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Mansha Dhingra

The pharma industry is undergoing a commercial evolution in the value chain to thrive in today's dynamic and challenging environment as it looks to recover from the massive shock dealt by COVID-19. New complexities in the marketplace such as challenges in R&D, lack of commercial innovation, extreme pricing pressures, loss of revenue and a multitude of regulatory reforms, have triggered the transformation of the pharmaceutical landscape. Therefore, pharma companies need to reimagine their commercial models to ensure constant supply and access to drugs and high-quality patient care.

New business models require a flexible approach to increase the sales and marketing of pharma products. Though, some aspects of the existing commercial models—such as disease awareness, prevention, and management, enhancing customer focus and building big brands—will continue to enable higher growth; there is a need for new commercial models (NCMs) and technologies to lead the change. For instance, IoT is all set to revolutionize the pharma marketing industry, with gadgets or wearables that can process large amounts of real-time data.

To emerge as leaders in this ever-evolving environment, pharma companies can follow these industry best practices:

Collaboration with pharmaceutical players

Depending upon the nature of investments, partnerships can shape and enhance the pharmaceutical market. Device companies can help expand into bigger markets while collaborating with other players. Associating with the hospital chains can establish treatment protocols and drive local clinical trials, in turn, driving sales for these companies. This can help big pharma players maximize their return on investment (ROI). For instance, Medtronic and Stasis announced partnership to redefine patient monitoring in India.  

Implementing a flexible approach to pricing 

Dynamic pricing plays an important role in the pharma landscape. Pharma companies deal with pricing pressures from competitors and increasing expectations of the customers, and therefore will need to tailor their products, services, and prices according to the needs of the new and existing consumers.

Multi-country launches 

Not only will the nature but also the regulation of the healthcare and pharma products and services change over the next decade. Big pharma companies will have to explore innovative methods for assessing, monitoring, and supplying medicines. Instead of separate regimes for pharmaceuticals, medical devices, and diagnostics, there will be a common regulatory regime for all the products and services. The new medicines will be approved by a cumulative process, enabling companies to launch new products simultaneously in multiple countries. Instead of dealing with different regulations and market conditions before the product is approved and available in the market, a collective approach will speed up the launches of pharma product and services. Once multi-country launches are possible, pharma companies will have the potential to start capitalizing on their R&D expenditure much more rapidly, which will positively impact sales in the long run.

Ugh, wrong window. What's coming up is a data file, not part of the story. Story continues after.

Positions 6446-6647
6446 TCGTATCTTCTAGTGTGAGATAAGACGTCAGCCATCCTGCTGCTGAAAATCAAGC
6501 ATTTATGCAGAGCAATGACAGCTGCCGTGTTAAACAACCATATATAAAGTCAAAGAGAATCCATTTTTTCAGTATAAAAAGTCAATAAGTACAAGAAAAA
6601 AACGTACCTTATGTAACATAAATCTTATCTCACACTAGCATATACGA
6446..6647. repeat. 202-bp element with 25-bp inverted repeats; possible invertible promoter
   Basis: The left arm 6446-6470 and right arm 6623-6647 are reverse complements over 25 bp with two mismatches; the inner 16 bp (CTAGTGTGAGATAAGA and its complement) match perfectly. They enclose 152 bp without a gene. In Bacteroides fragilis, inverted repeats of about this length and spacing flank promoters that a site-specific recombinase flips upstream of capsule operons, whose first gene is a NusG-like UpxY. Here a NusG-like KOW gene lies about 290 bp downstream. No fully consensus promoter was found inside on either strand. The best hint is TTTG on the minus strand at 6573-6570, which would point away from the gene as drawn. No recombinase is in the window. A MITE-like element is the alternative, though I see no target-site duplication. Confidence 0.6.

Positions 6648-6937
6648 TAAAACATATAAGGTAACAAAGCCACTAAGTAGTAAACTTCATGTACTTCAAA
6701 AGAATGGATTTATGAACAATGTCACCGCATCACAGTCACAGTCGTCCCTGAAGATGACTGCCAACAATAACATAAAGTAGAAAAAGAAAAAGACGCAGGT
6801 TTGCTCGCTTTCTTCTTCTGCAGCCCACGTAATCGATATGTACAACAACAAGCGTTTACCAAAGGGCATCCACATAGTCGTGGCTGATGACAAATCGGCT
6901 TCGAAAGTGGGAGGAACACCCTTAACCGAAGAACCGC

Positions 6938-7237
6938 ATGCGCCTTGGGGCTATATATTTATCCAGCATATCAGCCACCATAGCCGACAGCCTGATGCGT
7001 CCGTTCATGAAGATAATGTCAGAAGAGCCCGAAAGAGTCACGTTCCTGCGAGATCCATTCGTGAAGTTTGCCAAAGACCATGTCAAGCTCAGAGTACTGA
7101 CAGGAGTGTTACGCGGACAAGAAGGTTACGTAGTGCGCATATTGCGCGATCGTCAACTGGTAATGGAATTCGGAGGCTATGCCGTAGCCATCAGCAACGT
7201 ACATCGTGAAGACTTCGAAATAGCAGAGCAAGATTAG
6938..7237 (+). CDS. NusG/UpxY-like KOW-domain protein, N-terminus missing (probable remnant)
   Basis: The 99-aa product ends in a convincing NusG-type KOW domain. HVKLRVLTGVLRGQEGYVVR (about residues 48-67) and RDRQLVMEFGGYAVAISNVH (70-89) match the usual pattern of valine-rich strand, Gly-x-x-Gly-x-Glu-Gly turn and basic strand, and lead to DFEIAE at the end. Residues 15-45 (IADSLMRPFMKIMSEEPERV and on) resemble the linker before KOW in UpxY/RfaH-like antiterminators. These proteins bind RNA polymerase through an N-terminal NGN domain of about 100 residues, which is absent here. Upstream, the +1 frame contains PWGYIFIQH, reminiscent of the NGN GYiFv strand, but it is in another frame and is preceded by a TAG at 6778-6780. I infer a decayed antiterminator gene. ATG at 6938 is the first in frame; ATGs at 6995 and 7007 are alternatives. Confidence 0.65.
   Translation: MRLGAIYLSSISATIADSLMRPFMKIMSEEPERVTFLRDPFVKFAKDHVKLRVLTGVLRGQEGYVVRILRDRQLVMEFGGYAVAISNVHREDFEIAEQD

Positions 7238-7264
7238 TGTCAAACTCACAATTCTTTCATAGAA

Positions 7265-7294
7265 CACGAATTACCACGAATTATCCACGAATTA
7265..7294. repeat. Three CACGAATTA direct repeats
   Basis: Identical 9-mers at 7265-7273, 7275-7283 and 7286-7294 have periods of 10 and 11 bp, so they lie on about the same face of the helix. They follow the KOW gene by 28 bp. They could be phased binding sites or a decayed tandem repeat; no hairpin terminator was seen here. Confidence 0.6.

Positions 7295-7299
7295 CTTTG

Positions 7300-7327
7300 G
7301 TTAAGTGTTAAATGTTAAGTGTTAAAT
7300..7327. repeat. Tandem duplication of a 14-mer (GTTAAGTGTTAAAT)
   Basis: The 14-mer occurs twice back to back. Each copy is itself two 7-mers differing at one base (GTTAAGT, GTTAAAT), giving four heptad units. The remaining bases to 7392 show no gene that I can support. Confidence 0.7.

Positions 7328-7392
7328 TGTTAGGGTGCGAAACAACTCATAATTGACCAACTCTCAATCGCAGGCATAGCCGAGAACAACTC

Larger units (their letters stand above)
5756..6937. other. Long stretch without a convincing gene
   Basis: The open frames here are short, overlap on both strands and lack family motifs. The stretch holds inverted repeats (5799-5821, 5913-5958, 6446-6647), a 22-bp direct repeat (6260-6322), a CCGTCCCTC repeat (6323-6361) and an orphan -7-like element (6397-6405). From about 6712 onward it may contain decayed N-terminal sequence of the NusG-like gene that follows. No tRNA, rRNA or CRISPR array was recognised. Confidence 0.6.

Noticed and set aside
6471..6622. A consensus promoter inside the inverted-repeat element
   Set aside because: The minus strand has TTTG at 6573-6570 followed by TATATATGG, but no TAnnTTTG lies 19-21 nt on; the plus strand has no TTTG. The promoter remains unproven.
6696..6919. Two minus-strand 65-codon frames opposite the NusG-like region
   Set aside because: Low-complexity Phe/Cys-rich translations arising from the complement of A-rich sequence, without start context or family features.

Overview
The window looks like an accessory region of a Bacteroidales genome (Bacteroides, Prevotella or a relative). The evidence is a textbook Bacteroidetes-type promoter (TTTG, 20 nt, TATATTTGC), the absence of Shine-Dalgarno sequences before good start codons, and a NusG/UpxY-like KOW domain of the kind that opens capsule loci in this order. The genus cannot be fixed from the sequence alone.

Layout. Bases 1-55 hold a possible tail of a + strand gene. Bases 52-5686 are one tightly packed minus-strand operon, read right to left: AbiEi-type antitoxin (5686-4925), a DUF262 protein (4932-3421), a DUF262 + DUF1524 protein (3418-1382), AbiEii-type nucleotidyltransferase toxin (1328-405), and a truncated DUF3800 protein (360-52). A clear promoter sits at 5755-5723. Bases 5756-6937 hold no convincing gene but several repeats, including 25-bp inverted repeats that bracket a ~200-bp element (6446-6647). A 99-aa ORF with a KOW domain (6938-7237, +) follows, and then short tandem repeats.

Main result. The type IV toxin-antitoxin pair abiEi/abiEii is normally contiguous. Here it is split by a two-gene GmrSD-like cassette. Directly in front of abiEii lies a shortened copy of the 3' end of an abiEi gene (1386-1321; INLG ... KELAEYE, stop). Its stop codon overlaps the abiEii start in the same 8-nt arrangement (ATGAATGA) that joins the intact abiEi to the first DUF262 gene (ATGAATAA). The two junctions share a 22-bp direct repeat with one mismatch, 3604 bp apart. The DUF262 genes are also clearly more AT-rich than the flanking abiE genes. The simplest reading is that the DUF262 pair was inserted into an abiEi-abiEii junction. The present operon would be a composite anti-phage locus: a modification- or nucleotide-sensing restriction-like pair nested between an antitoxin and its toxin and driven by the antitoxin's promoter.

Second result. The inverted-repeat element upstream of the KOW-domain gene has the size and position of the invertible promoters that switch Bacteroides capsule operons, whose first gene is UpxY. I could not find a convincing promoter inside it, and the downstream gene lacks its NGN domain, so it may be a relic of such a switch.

Improve access to essential medicines

The availability of medicines is still an enormous challenge across the globe due to inherent structural and systemic reasons. Transparent, connected, and agile networks to track end-to-end drug movement is important. Leveraging advanced technology such as blockchain to track the quality and reduce the chances of counterfeit is essential. The framework should be able to track potential shortages, excessive stocks of medicines nearing expiry, and much more. Implementing automated synchronization, determining stocks for each medicine geographically, and prediction simulation for increasing forecast accuracy may help in bridging the supply-demand gap. Pharmaceutical pricing is important for making essential medicines affordable to the entire population. E-pharma companies that are dominating the market can also offer teleconsultation, to provide immediate access to quality healthcare for all patients.


Transitioning to NCM demands an agile model that adapts swiftly and responds to the industry trends that influence the patients’ overall care. Pharmaceutical companies are applying a set of powerful levers - efficiency, effectiveness, and innovation, to transform not just commercial operations, but the entire enterprise at large, making it imperative for promotional models to adopt a customer-centric and insights-driven approach.

About the author

Mansha Dhingra
Mansha Dhingra works with the TCS Life Sciences marketing team as a content writer, researcher, and editor. An avid blogger, Mansha is deeply committed to creating compelling content across all digital platforms. She has also worked with strategic planners, business owners, and other creative team members to conceptualize, develop, and produce brand stories. An English post-graduate from University of Delhi, she had a stint with reputed media organizations, including NDTV and India Today.
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